So yes, I agree that some sort of independent oversight of roads would be interesting and possibly a good thing. If you think about it, that’s what we have for rail crashes and aviation crashes right? NTSB type of thing. NHTSA is supposed to perform this function I think but they don’t seem to be hugely influential. The only time I hear about NHTSA is for the annual “Lifesavers” award ceremony they do or when they give out really bad safety advice on Twitter.
What percent of traffic fatalities in Portland are on City streets vs. ODOT highways? Would be interesting to see re: “largest barrier to safer streets” comment. I’m curious how it breaks down.
Jonathan, After presenting at the 2016 ODOT traffic safety conference, I can say I personally met and spoke with ODOT staff that are very concerned and have made efforts to; for example: subsidize driver’s trainning classes for new young drivers and outreach for rural area students but hitroadblocks from the legislature. “I can’t make my constituents pay for these private classes (which can run into the $200 even with financial assistance)” Lost in that large initial investment for safety, is the fact that these families will recoup the $200 in reduced auto insurance premiums for the authorized driver’s training certificate. Not all ODOT employees are dinasours.
I agree Susan. they have thousands of employees and some are great and trying their best — but they are part of a big machine that is — in my opinion – broken.
I think it’s important to call out ODOT’s negligent management of roads. Look at the Portland region and our most pressing, most dangerous road safety issues are not being fixed because of ODOT’s reluctance to take action. Barbur, outer Powell, Columbia, Lombard, St. Johns Bridge, and so on.
I’m not going to let the fact that “they mean well” and “some employees are trying” get in the way of telling people the truth.
As always I have an open mind and am willing to be convinced otherwise — but right now I’ve had enough of ODOT. They should not be managing any urban arterials that run through neighborhoods. People’s lives are at risk every day. ODOT should focus solely on interstate/rural highways and leave other sections of roads to local jurisdiction.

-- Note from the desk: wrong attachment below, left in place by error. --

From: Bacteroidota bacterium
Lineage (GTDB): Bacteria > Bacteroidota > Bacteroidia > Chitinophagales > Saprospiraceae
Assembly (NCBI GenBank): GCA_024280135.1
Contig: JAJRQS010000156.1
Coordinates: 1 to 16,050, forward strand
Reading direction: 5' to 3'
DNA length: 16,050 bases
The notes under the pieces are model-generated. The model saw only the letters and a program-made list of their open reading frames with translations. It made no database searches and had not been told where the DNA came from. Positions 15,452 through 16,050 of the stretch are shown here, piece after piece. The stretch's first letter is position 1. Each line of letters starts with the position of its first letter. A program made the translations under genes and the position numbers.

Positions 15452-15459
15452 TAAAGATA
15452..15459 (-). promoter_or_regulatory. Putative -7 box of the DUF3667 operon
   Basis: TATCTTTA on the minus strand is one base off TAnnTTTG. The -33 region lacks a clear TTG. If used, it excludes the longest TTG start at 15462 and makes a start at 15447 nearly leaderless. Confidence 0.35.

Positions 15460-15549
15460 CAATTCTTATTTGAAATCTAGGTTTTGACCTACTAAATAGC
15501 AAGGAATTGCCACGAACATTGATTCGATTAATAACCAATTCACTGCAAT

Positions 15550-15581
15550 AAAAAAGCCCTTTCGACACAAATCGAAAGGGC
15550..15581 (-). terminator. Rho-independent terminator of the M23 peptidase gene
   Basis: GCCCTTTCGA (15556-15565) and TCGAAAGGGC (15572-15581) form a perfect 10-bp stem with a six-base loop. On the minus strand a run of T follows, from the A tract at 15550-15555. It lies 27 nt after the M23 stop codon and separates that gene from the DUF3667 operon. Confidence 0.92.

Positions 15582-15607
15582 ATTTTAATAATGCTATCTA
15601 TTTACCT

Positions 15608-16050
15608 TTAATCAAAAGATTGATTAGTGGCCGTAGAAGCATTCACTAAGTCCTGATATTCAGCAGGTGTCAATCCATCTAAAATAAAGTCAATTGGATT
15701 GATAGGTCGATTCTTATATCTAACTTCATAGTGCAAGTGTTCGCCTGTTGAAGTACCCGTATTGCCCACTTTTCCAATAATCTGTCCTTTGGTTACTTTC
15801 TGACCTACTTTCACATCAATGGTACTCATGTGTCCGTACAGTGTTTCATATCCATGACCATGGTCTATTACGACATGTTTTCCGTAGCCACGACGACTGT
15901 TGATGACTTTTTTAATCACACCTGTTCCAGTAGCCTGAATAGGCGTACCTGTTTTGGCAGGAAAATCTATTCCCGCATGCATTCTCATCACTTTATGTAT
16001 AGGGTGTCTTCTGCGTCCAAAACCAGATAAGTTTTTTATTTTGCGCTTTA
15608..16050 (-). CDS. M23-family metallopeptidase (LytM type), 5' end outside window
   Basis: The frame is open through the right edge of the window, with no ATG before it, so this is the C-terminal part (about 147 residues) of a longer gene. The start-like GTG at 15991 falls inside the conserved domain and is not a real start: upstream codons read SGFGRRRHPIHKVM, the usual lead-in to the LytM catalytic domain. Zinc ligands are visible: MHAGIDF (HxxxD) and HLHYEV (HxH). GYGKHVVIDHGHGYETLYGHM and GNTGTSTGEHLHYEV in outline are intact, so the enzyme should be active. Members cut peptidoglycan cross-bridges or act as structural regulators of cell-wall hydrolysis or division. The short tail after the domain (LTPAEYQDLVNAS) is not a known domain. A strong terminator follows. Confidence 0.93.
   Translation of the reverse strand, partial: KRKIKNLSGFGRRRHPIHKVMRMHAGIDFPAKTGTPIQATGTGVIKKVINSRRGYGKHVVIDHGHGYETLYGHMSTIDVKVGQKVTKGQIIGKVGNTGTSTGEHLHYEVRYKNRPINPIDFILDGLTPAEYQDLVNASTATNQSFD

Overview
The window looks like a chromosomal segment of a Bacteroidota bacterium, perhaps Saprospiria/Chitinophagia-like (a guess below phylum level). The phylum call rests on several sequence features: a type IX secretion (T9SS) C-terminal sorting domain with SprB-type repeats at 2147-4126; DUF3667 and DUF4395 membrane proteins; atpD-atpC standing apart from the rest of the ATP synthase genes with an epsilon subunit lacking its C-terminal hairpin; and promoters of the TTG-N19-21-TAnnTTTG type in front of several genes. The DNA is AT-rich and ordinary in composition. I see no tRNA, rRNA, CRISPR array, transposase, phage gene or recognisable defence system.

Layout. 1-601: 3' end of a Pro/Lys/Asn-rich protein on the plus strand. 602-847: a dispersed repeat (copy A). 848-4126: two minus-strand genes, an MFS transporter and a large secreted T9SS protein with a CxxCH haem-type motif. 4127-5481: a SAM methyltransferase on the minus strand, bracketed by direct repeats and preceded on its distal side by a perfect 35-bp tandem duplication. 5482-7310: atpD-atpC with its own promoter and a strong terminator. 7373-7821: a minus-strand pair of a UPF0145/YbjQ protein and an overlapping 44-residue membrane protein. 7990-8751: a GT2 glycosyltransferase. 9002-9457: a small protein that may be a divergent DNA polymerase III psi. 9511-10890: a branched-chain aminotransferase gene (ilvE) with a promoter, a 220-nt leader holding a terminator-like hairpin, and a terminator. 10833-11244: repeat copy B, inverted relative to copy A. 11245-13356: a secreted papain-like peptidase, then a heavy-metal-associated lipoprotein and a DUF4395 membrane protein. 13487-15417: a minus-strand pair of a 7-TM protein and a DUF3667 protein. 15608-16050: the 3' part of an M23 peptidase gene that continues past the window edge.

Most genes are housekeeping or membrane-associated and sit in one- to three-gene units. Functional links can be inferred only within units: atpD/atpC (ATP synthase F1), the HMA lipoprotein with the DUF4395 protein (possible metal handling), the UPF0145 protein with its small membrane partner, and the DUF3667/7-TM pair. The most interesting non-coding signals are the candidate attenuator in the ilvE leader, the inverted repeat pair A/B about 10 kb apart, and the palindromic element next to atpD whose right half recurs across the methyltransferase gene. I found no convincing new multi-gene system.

No offense Jonathan, but why are you picking on ODOT, and not PBOT or the Oregon Legislature or Governor? ODOT merely manages what the state government tells it to manage. Any mismanagement on their part is a reflection upon the policies of the Democratically-controlled legislature and Governor’s office. ODOT does what it is told, more or less, by your legislators and governor. Similarly, PBOT does what its told to do (or more likely not to do) by the city commissioners. Blaming staff really gets you nowhere, as you of all people should know by now.
As long as we continue to lack the courage to change the status quo and people continue to die and be injured in record numbers there’s plenty of blame to go around. I’m aware of how these agencies and governments work. Part of my rationale about pointing out flaws and problems in the agencies is so that the government/electeds realize there’s a problem and realize that they must do more to change the agencies. If the Governor thinks ODOT is fine and good then there won’t be any urgency to make any changes. I don’t see this as clear-cut as you. I think that if high-level managers and leaders at the agencies wanted to influence politics they could do it… But we need a few more staffers willing to stick their necks out. It goes both ways.
Ten percent of Oregon drivers don’t even carry insurance. Reduced insurance costs for those taking driver training doesn’t reduce their costs.
I find it disgusting that the legislators concern have more concern for costs incurred directly by their constituents rather than costs incurred by society as a whole and for those who are responsible and obey the rules.
“I can’t make my constituents pay for these private classes…”
B frickin’ S. They can make their constituents pay for “private” auto insurance and registration, along with licensing fees, etc. When I was a kid, one did have to pay some tuition, but driver’s ed was offered through my high school. I would bet that if anybody in The Legislature wanted to think about it for an extra nine minutes, they could come up with some way to partner with school districts and provide reduced-cost driver’s education.
If your employees constantly break the rules, you would sanction them.
Now imagine someone else is responsible for enforcement, another hands out punishment, and a third makes the rules. Even if you design the work space above minimum standards, how would you reduce injuries?
By lowering speed limits.
Minimum standards? Road design standards don’t keep speeds down and don’t keep people safe unless they are in a car. Put some hard obstacles in the road instead of a clear swath of pavement with 12ft per lane. It’s not that complicated.
when another department gives me work that breaks something I stop doing that work…
ODOT is continuing to break the system… they could simply refuse to do unsafe work…
I can’t imagine their thought process…